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FOI update: DCMS guidance on public authorities' information and records management

25 August 2021

DCMS has issued an updated Code of Practice on the management of records issued under section 46 of the Freedom of Information Act 2000. Read our overview of the key points.

On 15 July the Department for Digital, Culture, Media and Sport (DCMS) published a Code of Practice on the Management of Records issued under section 46 the Freedom of Information Act 2000 (FOIA).  This replaces the previous version and provides guidance to public authorities (including local authorities) on keeping, managing and destroying information and records. The Code does not apply to bodies subject to the Freedom of Information (Scotland) Act 2002, to which a separate code applies.

The Code's stated purpose is to provide guidance to authorities which helps them to create a framework for keeping, managing and destroying their information, and therefore records. Complying with the Code will help them to:

  • comply with FOIA, the Environmental Information Regulations (EIR)2 and other information rights legislation such as the UK General Data Protection Regulation, the Public Records Act 1958 and the Public Records Act (Northern Ireland) 1923 if they apply;
  • fulfil their duty to publish information about their activities; and
  • comply with the Re-use of Public Sector Information Regulations 2015.

The Code is divided into three sections:

1. Introduction to the Code and its legal basis.

2. The principles of good information management practice: 

  • Value - the authority must understand, manage and use its information in a way that enables it to understand its value, to make effective decisions for the benefit of society.  Authorities must manage their information so that they can assess its current and future value. They must keep information as long as they can show it has value and dispose of it when it no longer has value. Authorities must be able to explain why they no longer hold information.
  • Integrity - the authority and all its stakeholders must be able to rely upon and trust the information that it holds.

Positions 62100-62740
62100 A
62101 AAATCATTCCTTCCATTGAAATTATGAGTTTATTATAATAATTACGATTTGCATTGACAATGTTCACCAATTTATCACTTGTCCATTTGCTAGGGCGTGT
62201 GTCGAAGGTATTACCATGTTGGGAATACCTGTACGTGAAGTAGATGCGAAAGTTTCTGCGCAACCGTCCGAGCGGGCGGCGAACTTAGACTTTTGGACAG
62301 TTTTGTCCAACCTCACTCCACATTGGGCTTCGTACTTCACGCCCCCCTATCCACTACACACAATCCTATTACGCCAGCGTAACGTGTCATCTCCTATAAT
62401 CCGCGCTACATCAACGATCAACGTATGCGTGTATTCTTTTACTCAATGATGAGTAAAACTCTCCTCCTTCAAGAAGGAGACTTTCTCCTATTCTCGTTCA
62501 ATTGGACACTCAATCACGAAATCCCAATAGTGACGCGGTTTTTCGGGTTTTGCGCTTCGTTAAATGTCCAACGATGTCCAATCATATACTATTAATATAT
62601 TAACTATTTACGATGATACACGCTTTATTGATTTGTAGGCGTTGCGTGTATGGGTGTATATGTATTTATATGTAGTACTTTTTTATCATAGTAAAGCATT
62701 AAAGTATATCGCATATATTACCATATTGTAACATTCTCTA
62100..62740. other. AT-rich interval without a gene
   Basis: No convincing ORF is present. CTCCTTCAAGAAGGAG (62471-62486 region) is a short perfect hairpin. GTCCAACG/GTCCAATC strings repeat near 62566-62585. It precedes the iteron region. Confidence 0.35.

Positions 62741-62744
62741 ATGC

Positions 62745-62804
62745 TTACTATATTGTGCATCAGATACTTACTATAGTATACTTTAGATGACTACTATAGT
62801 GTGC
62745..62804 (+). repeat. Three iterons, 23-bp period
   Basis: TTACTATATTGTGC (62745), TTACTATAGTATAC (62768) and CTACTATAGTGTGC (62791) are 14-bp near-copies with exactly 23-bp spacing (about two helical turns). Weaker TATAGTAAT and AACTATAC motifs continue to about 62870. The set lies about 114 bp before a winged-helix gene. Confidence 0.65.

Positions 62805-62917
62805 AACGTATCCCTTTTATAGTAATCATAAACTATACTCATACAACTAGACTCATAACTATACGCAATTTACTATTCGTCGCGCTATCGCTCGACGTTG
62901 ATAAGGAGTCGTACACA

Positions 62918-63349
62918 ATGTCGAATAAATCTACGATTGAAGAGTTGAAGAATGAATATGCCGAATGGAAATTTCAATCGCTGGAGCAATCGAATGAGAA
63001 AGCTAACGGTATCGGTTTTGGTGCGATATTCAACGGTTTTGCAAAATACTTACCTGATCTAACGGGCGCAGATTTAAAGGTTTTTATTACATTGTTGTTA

• Accountability - the authority's information management must enable it to provide a clear and accurate account of its activity in accordance with its legal and other obligations.

This section provides guidance on how authorities can put these principles into practice, including:

  • putting in place appropriate governance, organisational capability and technical measures to ensure that they manage information in accordance with the Code;
  • ensuring that their organisational capability includes an information management function with a designated manager of sufficient seniority to ensure that the authority discharges its responsibilities under the Code, adequate resources and suitably trained staff;
  • ensuring that its technical capability includes appropriate tools and systems to manage, organise, locate and use information, back-up systems to recover from system failures and major disasters, and systems to ensure that the destruction of information is carried out in line with its sensitivity and is permanent; and
  • when information is shared with a partner authority, body or contractor, putting in place an information sharing agreement which should specify:
    o the obligation to record decisions, particularly in relation to the transfer or destruction of information;
    o obligations under copyright, data protection legislation and FOIA;
    o record management controls and any special requirements for the security and handling of personal information; and
    o the ownership of any copyright.

3. Historical records

This part sets out guidance on how to comply with the Public Records Act 1958 (PRA) or its Northern Ireland equivalent.  For authorities that are not subject to the PRA, the guidance suggests that authorities may wish to operate with regard to this part 3 where it is helpful. 

The section covers:

  • transferring public records to another body or to an archive;
  • access to historical information transferred under FOI exemptions;
  • retention of public records; and
  • obligations where departments sponsor other bodies.

The annexes provide more information on:

  • who the Code applies to;
  • the status of the Code and the obligation to comply with it;
  • the role of the Departmental Record Officer and Information Manager (for those familiar with the previous version of the Code, this is a significant change);
  • the roles of regulatory and other bodies (including the Information Commissioner's Office);
  • other sources of standards and guidance; and
  • a glossary of terms.

If you would like advice on any aspect of data protection or freedom of information law, including compliance with the Code or drafting an information sharing agreement, please contact one of our specialist privacy lawyers.

Further Reading

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